The Church in Patrick Street
Wesley Chapel, Patrick Street
In the 1750's when John Wesley first came to Cork there were boats moored along the open channel that was to become St. Patrick's Street. Between 1800 and 1850 Patrick Street took shape to become the spacious and dignified thoroughfare known today.
WesleyChapel, opened for worship on 17 April 1805, was among the first of the new buildings and for over 180 years was the major focal point for Cork Methodism.
Worship continued in the church until 1986 when the building was sold in preparation for the development at Ardfallen. The premises are now used as a retail centre.
Over the years work was started in other parts of the city.
On the north sideof thecity the earliest place of worship was a small chapel at Barracton which was used
primarily for the benefit of military personnel in the nearby Victoria (now Collins) Barracks.
This premises was rebuilt in 1852 andis now a private home still retaining the basic shape of the original chapel.
In 1836 Brother and Sister Gaggin granted to the Methodist Society ground at Blackpool "for the purpose of building a small chapel thereon".
In 1839 a contract was signed for the building of a Wesleyan Alms Houseonground opposite the Henry Street (Hammond's Marsh) Chapel obtained from Lord Donoghmore.
Due to an increasing congregation, a new Methodist Church, including a hall and schoolrooms, was built and opened in 1895 on Military Road. This building continued in use until 1949 when it was sold to the Roman Catholic Church and is now the Holy Family Church - part of St. Patrick's parish.
A friendly relationship still continues between the
Methodist and Holy Family congregations.
Early days of Methodism in Cork
1748 June 2 - the first record of Methodist preaching in Cork when Thomas Williams and Robert Swindells conducted a first preaching 'round' in Cork.
1748 Aug 20 - Charles Wesley arrived in Cork.
1748 Aug 21 - Charles Wesley went to Hammond's March (near the present Mercy Hospital) at 5am and found a congregation of some thousand persons. Later that day, at 5pm, "he took to the field again" and preached to a congregation "computed to be 10,000."
1748 Aug 26 - Charles Wesley had dinner with Dr. J. Browne, Bishop of Cork, at Riverstown and "was received with great affability by himself and his family. Afterdinner he travelled back to Cork and drank tea with some well disposed Quakers."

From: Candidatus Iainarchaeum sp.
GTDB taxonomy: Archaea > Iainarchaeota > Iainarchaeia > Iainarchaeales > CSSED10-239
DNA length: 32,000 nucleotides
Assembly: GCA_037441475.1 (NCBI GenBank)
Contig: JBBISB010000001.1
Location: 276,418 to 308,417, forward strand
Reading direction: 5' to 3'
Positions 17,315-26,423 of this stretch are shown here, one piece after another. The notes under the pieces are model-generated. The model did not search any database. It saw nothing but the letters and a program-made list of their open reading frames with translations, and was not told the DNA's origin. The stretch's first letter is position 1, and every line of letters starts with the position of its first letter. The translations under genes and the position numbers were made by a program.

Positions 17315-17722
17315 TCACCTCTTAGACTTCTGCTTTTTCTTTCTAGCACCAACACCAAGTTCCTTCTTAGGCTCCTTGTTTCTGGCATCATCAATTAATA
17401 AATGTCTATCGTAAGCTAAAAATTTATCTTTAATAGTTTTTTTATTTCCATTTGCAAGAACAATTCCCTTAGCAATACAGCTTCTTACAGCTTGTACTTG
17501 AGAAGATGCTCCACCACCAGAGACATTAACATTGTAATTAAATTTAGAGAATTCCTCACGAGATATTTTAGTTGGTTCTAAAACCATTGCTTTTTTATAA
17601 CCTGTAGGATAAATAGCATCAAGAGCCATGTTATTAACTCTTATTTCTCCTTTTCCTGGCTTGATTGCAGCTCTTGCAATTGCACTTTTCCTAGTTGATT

1748 Aug 28 - Charles Wesley preached at Marmullane Parish church at the invitation of Rev. E. Cotrell.
1749 - "Anti-Methodist" riots in Cork. John Wesley, arriving on June 5, was advised not to stop in Cork because of the rioting and instead met members of the society in Blarney, 6km to the NW of Cork.
1751 June - George Whitfield visited Cork and preached 7 or 8 times "to a great body of people in all quietness".
1752 - Wesley Chapel, Hammond's March was built, the second Methodist preaching house in Ireland.
1756 May 12 - John Wesley arrived in Cork and preached in the new Chapel.
1787 - John Wesley was received by the Lord Mayor at the Mansion House (now the Mercy Hospital).
1789 - John Wesley, aged 84, visited Cork for the last time and administered the Sacrament to 450 communicants.
1797 - Thomas Stepford, Bishop of Cork, granted the use of the Huguenot French Church to the Methodists. By 1804
they found it too small and decided to build on the newly reclaimed St. Patrick's Street.
In 1818 there was a division in the Methodist community in Ireland which lasted until the two groups reunited following Church Disestablishment. The smaller of the two groups called themselves "The Primitive Wesleyan Methodist Connexion". They wished to remain loyal members of the Established Church and followed as they argued the "primitive" order of John Wesley in keeping their chapels as preaching houses. As aresult they did not themselves administer the sacraments nor hold worship services during 'church hours'. This group in Cork obtained the use of the French Church and in 1841, as the building was too small, it was demoloshed and a larger church built on the site. The 'Wesleyan' and 'Primitive Wesleyan' Methodists reunited in 1878, with worship in the French Church premises continuing until 1897.